The dosage of ophthalmic prostaglandins should not exceed once daily. More frequent administration may decrease the intraocular pressure lowering effects of the medication.
POLICYTravatan Z will be approved when ONE of the following is met:
POLICY EXCEPTIONSTravatan Z prior authorization is not required for Federal Employee Program (FEP) and State Health Plan members.
Investigative is defined as the use of any treatment procedure, facility, equipment, drug, device, or supply not yet recognized as a generally accepted standard of good medical practice for the treatment of the condition being treated and; therefore, is not considered medically necessary. For the definition of Investigative, “generally accepted standards of medical practice” means standards that are based on credible scientific evidence published in peer-reviewed medical literature generally recognized by the relevant medical community, and physician specialty society recommendations, and the views of medical practitioners practicing in relevant clinical areas and any other relevant factors. In order for equipment, devices, drugs or supplies [i.e, technologies], to be considered not investigative, the technology must have final approval from the appropriate governmental bodies, and scientific evidence must permit conclusions concerning the effect of the technology on health outcomes, and the technology must improve the net health outcome, and the technology must be as beneficial as any established alternative and the improvement must be attainable outside the testing/investigational setting.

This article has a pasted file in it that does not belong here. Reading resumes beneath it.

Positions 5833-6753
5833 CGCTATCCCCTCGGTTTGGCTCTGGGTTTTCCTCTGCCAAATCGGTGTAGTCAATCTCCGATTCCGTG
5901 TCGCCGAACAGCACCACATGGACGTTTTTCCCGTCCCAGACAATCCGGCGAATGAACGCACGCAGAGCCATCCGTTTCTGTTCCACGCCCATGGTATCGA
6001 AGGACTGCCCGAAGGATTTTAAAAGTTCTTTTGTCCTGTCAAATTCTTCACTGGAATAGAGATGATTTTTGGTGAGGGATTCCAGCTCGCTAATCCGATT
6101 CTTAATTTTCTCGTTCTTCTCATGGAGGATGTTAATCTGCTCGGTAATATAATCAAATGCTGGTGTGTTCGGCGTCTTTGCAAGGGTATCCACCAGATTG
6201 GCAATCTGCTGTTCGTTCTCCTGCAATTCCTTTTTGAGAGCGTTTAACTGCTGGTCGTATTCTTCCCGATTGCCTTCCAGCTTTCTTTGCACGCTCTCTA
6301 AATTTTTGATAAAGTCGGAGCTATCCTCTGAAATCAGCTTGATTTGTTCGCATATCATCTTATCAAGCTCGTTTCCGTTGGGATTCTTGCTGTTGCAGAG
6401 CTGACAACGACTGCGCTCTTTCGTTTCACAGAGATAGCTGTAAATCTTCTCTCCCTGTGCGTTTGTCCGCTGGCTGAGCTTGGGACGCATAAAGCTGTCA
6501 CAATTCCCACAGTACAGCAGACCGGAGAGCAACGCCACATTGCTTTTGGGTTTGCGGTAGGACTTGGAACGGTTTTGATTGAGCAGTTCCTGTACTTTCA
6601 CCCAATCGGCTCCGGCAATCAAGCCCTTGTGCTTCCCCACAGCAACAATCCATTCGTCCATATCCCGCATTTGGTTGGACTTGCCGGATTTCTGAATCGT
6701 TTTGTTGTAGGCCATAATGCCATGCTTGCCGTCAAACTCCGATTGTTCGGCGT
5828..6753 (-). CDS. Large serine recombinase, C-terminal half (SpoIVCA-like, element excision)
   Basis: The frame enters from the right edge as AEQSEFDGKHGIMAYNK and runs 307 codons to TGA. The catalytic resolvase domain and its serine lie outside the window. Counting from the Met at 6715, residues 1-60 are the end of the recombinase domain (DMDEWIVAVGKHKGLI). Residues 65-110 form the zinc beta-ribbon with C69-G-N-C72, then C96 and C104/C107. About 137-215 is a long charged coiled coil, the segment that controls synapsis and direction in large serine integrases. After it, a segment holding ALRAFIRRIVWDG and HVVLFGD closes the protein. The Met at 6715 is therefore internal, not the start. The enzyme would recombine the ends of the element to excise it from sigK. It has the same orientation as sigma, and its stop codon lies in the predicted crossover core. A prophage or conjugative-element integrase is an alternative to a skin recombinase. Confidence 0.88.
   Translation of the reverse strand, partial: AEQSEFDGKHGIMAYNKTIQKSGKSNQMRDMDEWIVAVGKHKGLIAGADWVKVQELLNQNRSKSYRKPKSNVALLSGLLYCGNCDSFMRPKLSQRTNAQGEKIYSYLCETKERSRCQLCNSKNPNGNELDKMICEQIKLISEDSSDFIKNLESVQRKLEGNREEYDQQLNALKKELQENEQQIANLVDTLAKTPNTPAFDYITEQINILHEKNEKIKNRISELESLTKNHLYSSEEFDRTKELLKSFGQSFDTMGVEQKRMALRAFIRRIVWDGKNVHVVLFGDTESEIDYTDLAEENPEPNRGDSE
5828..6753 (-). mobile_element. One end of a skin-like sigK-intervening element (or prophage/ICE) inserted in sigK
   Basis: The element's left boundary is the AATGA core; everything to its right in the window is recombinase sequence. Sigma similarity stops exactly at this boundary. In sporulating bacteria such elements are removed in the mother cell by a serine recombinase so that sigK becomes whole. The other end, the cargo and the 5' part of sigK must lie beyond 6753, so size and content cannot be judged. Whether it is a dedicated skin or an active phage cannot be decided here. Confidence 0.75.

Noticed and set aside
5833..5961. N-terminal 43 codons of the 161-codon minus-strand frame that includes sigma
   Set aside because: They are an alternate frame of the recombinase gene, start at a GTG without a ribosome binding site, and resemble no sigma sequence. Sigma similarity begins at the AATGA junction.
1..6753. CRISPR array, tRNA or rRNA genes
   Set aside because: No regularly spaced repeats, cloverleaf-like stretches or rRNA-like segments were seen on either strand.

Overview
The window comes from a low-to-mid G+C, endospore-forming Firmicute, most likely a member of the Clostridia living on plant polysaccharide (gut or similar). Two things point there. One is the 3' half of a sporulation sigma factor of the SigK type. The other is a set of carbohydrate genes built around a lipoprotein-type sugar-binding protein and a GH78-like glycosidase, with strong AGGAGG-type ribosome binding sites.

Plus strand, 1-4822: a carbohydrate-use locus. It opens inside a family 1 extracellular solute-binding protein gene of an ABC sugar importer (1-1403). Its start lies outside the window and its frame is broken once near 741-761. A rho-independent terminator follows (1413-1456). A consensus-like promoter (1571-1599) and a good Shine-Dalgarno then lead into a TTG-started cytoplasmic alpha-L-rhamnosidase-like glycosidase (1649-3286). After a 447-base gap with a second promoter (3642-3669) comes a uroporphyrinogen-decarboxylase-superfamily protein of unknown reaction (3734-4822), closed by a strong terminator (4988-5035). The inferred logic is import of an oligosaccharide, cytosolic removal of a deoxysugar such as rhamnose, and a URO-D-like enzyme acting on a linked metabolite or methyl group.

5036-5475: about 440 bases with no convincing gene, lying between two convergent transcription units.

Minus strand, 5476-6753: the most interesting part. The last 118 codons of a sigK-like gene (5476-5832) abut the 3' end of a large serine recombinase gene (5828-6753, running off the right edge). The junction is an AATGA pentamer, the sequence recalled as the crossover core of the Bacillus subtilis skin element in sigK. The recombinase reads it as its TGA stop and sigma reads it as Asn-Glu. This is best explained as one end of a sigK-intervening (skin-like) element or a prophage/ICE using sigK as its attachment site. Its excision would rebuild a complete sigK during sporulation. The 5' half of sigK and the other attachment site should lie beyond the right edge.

The coverage guidelines outlined in the Medical Policy Manual should not be used in lieu of the Member's specific benefit plan language.
01/01/2014: New policy added.
07/23/2015: Code Reference section updated for ICD-10.
05/31/2016: Policy number added. Investigative definition updated in the Policy Guidelines section.
SOURCE(S)1. Lumigan prescribing information. Allergan, Inc. March 2012.